The first United States regular issue coin was the 1793 Flowing Hair Chain cent. Four obverse dies were paired with two reverse dies to strike five die varieties of the now-celebrated coin.(1)
The first Chain cent to reach the American public featured the AMERI. reverse. The obverse and reverse dies that were “married” to produce this coin is called in numismatic vernacular the Sheldon-1 (a.k.a. S-1) die variety.
After an estimated 6,350 AMERI. S-1 cents were struck,(2) the same obverse die was mated with a new reverse die, this one with AMERICA entirely spelled out, generating the S-2 die variety. Three new obverse dies were paired with the AMERICA reverse to produce the S-3, S-4, and the NC-1 die varieties.(3)
Confused? This illustration by PCGS should help clarify the Chain cent AMERICA die varieties.
The S-4 is denoted by a period following the word LIBERTY and the 3 in the date and is known as the 1793 Chain “With Periods” cent. The S-2, S-3, and NC-1 combined outputs comprise the “No Periods” cent population, and is the focus of this page and the charts below.
In total, 36,103 Chain cents were struck in February and March, 1793. All varieties are rare, but the S-3 is the most encountered today. It is estimated about half the Chain cents struck, roughly 18,000 pieces, were of the S-3 variety. The S-2 is much more elusive than the S-3. The NC-1 is extremely rare and virtually non-collectible.(4)(5)
Although the Chain cents were readily absorbed in the coin-starved American economy, the design was roundly criticized for its lack of aesthetic appeal and unintended messaging.(6)
The image of Lady Liberty on the obverse resembled that of a frightened woman, observers of the day noted, rather than a fitting symbol of a newly established constitutional republic. The chain reverse was meant to signify strength and unity among the states, but instead was perceived by many as poor representation of liberty. Others objected because it reminded them of the evils of slavery.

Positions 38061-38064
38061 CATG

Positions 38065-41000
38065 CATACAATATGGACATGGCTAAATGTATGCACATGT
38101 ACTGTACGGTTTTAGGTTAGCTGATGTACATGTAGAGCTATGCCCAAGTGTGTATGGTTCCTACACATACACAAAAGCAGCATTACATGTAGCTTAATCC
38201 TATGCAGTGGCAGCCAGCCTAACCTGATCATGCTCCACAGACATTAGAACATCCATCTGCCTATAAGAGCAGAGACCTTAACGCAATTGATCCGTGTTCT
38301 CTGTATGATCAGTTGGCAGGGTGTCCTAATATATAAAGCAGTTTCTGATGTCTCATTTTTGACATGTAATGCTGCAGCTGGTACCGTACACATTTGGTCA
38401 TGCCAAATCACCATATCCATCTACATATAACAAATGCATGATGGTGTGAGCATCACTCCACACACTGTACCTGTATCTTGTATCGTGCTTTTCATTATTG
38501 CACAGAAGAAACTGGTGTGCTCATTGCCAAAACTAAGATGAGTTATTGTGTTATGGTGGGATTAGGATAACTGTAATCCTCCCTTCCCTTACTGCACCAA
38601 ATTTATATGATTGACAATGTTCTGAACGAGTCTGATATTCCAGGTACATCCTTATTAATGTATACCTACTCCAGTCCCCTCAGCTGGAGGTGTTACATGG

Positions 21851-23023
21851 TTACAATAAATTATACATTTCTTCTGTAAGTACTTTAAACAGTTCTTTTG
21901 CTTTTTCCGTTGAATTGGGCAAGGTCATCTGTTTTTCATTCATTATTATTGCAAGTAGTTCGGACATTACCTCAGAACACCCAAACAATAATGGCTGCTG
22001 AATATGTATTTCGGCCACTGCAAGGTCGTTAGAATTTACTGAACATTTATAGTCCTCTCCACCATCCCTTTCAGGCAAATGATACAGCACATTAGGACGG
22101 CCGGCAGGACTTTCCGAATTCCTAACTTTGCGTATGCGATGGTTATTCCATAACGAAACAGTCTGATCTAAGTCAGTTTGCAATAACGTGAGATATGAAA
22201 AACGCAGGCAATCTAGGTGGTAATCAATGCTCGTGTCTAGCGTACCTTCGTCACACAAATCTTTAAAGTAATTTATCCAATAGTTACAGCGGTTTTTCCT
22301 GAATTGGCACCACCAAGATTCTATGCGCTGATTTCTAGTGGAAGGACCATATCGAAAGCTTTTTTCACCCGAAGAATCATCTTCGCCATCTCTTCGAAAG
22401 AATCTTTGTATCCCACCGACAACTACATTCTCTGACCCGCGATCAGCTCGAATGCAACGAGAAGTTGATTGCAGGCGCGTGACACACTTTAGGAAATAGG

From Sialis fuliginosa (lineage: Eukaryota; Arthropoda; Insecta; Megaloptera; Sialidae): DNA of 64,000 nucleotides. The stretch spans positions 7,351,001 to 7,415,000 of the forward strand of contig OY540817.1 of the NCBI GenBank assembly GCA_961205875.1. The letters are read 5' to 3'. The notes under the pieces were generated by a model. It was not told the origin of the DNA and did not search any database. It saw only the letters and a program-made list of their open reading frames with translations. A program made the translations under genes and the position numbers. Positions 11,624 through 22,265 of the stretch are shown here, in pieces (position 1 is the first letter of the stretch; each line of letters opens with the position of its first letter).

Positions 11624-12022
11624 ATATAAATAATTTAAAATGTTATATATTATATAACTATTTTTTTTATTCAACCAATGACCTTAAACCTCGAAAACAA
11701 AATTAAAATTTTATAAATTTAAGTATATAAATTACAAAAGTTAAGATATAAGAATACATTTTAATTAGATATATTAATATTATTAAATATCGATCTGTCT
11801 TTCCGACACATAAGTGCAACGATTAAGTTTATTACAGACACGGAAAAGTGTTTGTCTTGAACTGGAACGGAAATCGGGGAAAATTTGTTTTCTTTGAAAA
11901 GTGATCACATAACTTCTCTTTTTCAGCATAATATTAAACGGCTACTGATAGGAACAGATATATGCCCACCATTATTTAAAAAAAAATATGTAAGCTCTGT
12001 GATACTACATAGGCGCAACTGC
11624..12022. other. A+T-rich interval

Collectors have sought 1793 Chain cents with gusto for generations. As the first United States coins to enter society in appreciable numbers, their historical significance is plainly understood, thus creating very strong demand in the face of a severely limited supply.
Today, most 1793 Chain cents are found with heavy wear, often with impairments. Examples with above average eye appeal are well worth premiums because of the spirited bidding they are certain to inspire when the time to sell comes.
Fascinating Fact: There were few, if any, collectors of United States coins in 1793. However, some individuals correctly perceived the importance of preserving several Chain cents for posterity’s sake, explaining why a small number of Mint State examples exist today. Selling prices of these gems can easily reach into the millions.(8)
|Estimated survivors in all grades: 626
? The survivor estimate from PCGS represents an average of one or more experts' opinions as to how many examples survive of a particular coin in all grades. Survival estimates include coins that are raw, certified by PCGS, and certified by other grading services.
Learn more at PCGS.
|PCGS Rarity Scale: 5.7
? The 'PCGS CoinFacts Rarity Scale' assesses the relative rarity of all U.S. coins, based on estimated surviving examples. The scale runs from 1.0 to 10.0. The higher the number, the rarer the coin.
Learn more at PCGS.
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|Trendline Avg = 11.33||CLASSIC RARITY|
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|Last updated 8-24-23||Return to Key Date Coin List|
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